Plum Island house lost to the sea won’t be rebuilt
A widow and grandmother who very painfully - and very publicly - lost her seaside Plum Island home to the ocean more than three years ago has chosen to sell her property rather than rebuild.
After a long and protracted fight, Geraldine Buzzotta, 82, recently won state approval to construct a new house at 16R Northern Blvd. in Newbury. The family had been expected to break ground this spring, but the .12-acre lot is now up for sale for $349,900.
The real estate listing, in addition to photos of the beach view, includes a schematic of the environmentally sensitive building plan that was approved by local boards and the state Department of Environmental Protection. Newbury building inspector Sam Joslin said the next step for Buzzotta would have been to seek a building permit.
After a battle to rebuild that lasted for more than three years - and that included multiple permit applications, approvals and denials, appeals, studies and reports, and, ultimately in December, approval from the state environmental agency’s commissioner, Kenneth Kimmell - Buzzotta’s family said she simply was exhausted and chose to move on.
“This has been a six-year ordeal for my mother, who was in her late 70s when the erosion first began, and while the outcome was ultimately a positive one, the toll it has taken in terms of her energy and enthusiasm was not so favorable, resulting in her losing the desire to rebuild,’’ her son, Paul Buzzotta, said in a brief written statement. He declined to comment further.
Geraldine Buzzotta, who has been living in a senior housing complex while awaiting approval to rebuild, did not wish to be interviewed for this story, nor did other family members. Their lawyer, Robert L. Brennan Jr. of Brennan, Dain, Le Ray, Wiest, Torpy & Garner PC, in Boston, also did not return calls seeking comment.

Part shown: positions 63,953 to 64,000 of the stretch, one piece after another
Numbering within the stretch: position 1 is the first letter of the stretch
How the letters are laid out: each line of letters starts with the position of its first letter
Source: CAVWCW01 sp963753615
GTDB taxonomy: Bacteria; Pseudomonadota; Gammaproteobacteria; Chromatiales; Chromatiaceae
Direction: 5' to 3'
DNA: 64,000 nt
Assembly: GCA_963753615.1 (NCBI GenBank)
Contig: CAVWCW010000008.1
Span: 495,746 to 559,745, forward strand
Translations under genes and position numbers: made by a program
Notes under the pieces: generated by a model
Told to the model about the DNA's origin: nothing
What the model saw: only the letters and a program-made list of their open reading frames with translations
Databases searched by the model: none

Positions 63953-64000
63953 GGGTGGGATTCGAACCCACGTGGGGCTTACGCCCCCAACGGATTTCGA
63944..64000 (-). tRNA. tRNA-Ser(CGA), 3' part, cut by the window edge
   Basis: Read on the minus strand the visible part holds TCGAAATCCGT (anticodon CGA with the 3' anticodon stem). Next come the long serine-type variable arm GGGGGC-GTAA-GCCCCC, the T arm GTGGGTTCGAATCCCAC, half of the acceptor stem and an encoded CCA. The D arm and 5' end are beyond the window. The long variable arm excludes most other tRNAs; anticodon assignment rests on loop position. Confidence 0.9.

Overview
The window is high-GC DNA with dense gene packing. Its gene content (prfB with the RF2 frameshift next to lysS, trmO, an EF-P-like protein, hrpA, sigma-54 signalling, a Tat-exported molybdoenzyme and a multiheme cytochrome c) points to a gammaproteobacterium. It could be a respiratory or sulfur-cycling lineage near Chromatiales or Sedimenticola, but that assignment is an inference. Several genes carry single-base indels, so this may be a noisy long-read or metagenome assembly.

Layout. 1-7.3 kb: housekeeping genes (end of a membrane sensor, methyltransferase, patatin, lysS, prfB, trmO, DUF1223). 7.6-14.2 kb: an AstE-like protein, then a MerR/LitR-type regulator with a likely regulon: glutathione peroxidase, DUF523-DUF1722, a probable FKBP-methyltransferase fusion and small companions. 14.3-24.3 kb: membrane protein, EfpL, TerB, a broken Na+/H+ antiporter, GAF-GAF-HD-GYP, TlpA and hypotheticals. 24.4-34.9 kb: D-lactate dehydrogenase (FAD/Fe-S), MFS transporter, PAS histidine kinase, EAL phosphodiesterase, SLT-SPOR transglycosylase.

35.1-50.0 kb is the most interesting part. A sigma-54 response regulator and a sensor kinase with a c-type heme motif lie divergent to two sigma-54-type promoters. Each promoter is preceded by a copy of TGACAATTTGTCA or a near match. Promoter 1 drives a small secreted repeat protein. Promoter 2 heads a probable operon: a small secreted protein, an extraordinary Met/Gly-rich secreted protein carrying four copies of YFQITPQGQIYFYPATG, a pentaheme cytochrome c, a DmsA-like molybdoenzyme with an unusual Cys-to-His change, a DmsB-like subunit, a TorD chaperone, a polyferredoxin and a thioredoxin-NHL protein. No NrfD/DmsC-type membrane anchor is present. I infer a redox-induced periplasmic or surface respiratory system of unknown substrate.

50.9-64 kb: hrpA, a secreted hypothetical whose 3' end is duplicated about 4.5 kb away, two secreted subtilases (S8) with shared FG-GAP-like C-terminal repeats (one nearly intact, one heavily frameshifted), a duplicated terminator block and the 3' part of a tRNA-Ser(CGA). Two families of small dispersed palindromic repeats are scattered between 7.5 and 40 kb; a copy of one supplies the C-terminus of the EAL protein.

According to the real estate listing, the land was assessed at $542,700 in 2011, and all permits, besides a building permit, are in place. Town officials say that means the long-fought approvals from the town Zoning Board of Appeals, the Conservation Commission, and the Department of Environmental Protection’s final order of conditions, a document that governs work on the site, will go with the land. Prospective buyers who want to deviate from the approved plans might have to restart the process.
Joslin said it will all come down to engineering. “If they can engineer it, most likely they’ll be able to build it,’’ he said, also noting that a prospective buyer would probably want to get a building permit prior to purchase.
A building permit requires sign-offs from the Board of Health, Conservation Commission, treasurer/collector, Planning Board, Fire Department, Highway Department, and zoning board of appeals in Newbury, according to the town website, and the water and sewer departments in Newburyport. Prospective builders are also required to provide plot, foundation, framing and floor plans, exterior elevations, energy conservation information, and, particularly for Plum Island, certain information regarding flooding.